Navigating your business and life during challenging times

It happens to everybody your life and business are going along smoothly and then dark clouds and a storm hits and everything goes out of whack. Sometimes it might be as a result of something you failed to do and sometimes it is just a random circumstance, but when it happens it can turn your life upside down. This kind of event is likely to happen more than once in a lifetime, so how do you deal with it when it occurs? If it is just one event then you can take action to deal with the circumstances surrounding that occurrence. What if it is a multitude of things happening at once that is weighing you down. There is no magic bullet, we all go through difficult patches. My first piece of advice is don’t suffer in silence. Look to friends and trusted advisors when things feel like they are spinning out of control. Often the perspective of someone not caught in the web can help paint a picture that is not as bleak as you think or feel it is. They also might have some ideas or solutions on how to move forward from your predicament. Try not dwell on the negative, but rather slowly work your way out of the tangled mess you think you are in. Sometimes you just have to get out of the office and get some fresh air to clear your head. Be realistic, not all situations can be resolved overnight. Some slumps might take longer to resolve than others. Don’t beat yourself up over something that has seemingly failed, it has happened to the best of us. Look back to other trying times and know that you have come out of slumps before and had success. There are no easy fixes or simple solutions. Life can be hard and complex, but experience teaches us that with the right attitude and good people supporting us we can achieve great things.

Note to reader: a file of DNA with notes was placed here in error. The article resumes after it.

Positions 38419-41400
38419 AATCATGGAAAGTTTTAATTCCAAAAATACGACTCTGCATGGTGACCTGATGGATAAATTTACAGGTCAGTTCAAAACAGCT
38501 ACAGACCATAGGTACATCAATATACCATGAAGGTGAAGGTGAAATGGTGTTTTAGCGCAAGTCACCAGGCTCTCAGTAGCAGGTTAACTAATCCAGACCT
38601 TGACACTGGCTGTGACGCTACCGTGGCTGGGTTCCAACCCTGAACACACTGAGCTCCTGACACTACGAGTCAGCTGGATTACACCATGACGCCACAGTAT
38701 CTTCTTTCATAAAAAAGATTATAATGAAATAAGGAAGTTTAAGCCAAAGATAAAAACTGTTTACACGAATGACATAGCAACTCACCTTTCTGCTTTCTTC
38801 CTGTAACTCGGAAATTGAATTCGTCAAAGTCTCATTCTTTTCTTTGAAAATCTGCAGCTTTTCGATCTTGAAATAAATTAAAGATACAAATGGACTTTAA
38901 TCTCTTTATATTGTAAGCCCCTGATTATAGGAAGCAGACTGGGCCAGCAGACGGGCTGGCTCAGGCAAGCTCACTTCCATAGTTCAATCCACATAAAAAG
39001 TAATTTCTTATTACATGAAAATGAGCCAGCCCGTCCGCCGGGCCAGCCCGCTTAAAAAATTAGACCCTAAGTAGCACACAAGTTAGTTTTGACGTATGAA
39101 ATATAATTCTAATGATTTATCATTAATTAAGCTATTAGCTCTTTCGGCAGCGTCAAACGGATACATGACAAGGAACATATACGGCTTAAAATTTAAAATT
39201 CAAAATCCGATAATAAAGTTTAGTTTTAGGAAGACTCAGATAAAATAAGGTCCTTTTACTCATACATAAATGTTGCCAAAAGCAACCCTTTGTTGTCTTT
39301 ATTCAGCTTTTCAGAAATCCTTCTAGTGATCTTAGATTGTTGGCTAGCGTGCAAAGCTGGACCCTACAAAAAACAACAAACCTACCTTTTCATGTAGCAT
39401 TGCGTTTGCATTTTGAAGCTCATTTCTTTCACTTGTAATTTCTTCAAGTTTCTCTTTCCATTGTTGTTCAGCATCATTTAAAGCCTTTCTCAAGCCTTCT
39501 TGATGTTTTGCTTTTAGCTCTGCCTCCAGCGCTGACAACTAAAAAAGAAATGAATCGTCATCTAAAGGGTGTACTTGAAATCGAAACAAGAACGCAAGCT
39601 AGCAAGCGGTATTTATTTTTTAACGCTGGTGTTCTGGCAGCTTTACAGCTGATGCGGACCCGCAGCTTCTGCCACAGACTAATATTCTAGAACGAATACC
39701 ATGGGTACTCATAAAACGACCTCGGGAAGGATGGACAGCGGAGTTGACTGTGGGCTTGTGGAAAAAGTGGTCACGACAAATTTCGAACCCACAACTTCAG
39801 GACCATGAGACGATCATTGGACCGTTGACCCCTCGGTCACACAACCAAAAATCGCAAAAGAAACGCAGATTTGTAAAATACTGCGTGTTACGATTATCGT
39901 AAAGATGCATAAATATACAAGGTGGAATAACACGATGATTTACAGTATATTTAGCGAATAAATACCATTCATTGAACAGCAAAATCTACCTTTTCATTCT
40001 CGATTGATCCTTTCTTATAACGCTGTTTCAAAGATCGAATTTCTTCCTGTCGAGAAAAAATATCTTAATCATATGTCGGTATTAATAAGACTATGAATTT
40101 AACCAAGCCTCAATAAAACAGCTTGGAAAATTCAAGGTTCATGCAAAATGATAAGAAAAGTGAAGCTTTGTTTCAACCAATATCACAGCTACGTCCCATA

Technology overload

I have to confess I was born just before the technology era erupted. Now that we live in the digital age with the industrial age in our rear-view mirror, technological change takes place at a break-neck pace. There is opportunity, but on the down-side one can be overwhelmed with the amount of information and change that we have to do adopt with all this change coming at us. The challenge for small business owners is to decide which technologies are key to their business success. In addition they have to determine cost factors, and the ease that their employees can learn and implement a particular system and technology that relates to their business and markets. In terms of the marketing and sales side of business there is the whole discussion of social media and how it can help you reach your target market. There are a number of vehicles in the arena of social media and at first glance it can be overwhelming and confusing. As with any new venture take a deep breath and do some preliminary research to learn who the major players are. You can always reach out to your network to elicit some opinions of your valued advisors, and friends to suggest a good course of action for your particular business. The benefits of technology are that with the internet there is a vast amount of information on many topics that you can read and research to help you make an informed decision. Yes we live in an age when technology effectively means that things change almost on a daily basis. No you can’t possibly learn and adapt everything that is coming down the pipe. My advice is pick and choose the bits and pieces that are important to the continual growth of your business. Keep an open mind and heart.